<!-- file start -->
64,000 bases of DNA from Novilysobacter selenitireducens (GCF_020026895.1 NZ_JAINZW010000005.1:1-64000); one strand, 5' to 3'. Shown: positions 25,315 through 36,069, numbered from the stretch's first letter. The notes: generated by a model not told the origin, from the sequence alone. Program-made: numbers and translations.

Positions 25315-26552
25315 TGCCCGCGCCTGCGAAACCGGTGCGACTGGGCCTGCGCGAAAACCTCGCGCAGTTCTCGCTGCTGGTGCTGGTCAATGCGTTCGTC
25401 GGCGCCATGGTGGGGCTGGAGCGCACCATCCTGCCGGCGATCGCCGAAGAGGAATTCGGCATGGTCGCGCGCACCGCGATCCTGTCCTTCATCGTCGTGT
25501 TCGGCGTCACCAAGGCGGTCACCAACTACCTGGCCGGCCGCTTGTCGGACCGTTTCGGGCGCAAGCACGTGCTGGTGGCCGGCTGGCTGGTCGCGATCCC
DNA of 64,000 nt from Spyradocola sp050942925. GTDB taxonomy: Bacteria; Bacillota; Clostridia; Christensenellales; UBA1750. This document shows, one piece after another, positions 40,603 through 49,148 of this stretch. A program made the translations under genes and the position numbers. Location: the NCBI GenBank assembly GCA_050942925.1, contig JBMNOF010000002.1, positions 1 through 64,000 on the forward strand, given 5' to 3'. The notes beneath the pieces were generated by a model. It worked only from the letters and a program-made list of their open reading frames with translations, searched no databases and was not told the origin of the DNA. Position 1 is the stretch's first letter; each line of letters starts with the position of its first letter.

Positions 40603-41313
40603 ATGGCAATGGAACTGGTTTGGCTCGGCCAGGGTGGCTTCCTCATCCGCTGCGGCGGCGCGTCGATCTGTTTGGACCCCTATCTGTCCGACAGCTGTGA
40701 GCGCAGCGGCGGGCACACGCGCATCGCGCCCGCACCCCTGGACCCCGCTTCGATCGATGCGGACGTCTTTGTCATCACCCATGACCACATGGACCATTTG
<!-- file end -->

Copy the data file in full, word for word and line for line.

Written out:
64,000 bases of DNA from Novilysobacter selenitireducens (GCF_020026895.1 NZ_JAINZW010000005.1:1-64000); one strand, 5' to 3'. Shown: positions 25,315 through 36,069, numbered from the stretch's first letter. The notes: generated by a model not told the origin, from the sequence alone. Program-made: numbers and translations.

Positions 25315-26552
25315 TGCCCGCGCCTGCGAAACCGGTGCGACTGGGCCTGCGCGAAAACCTCGCGCAGTTCTCGCTGCTGGTGCTGGTCAATGCGTTCGTC
25401 GGCGCCATGGTGGGGCTGGAGCGCACCATCCTGCCGGCGATCGCCGAAGAGGAATTCGGCATGGTCGCGCGCACCGCGATCCTGTCCTTCATCGTCGTGT
25501 TCGGCGTCACCAAGGCGGTCACCAACTACCTGGCCGGCCGCTTGTCGGACCGTTTCGGGCGCAAGCACGTGCTGGTGGCCGGCTGGCTGGTCGCGATCCC
DNA of 64,000 nt from Spyradocola sp050942925. GTDB taxonomy: Bacteria; Bacillota; Clostridia; Christensenellales; UBA1750. This document shows, one piece after another, positions 40,603 through 49,148 of this stretch. A program made the translations under genes and the position numbers. Location: the NCBI GenBank assembly GCA_050942925.1, contig JBMNOF010000002.1, positions 1 through 64,000 on the forward strand, given 5' to 3'. The notes beneath the pieces were generated by a model. It worked only from the letters and a program-made list of their open reading frames with translations, searched no databases and was not told the origin of the DNA. Position 1 is the stretch's first letter; each line of letters starts with the position of its first letter.

Positions 40603-41313
40603 ATGGCAATGGAACTGGTTTGGCTCGGCCAGGGTGGCTTCCTCATCCGCTGCGGCGGCGCGTCGATCTGTTTGGACCCCTATCTGTCCGACAGCTGTGA
40701 GCGCAGCGGCGGGCACACGCGCATCGCGCCCGCACCCCTGGACCCCGCTTCGATCGATGCGGACGTCTTTGTCATCACCCATGACCACATGGACCATTTG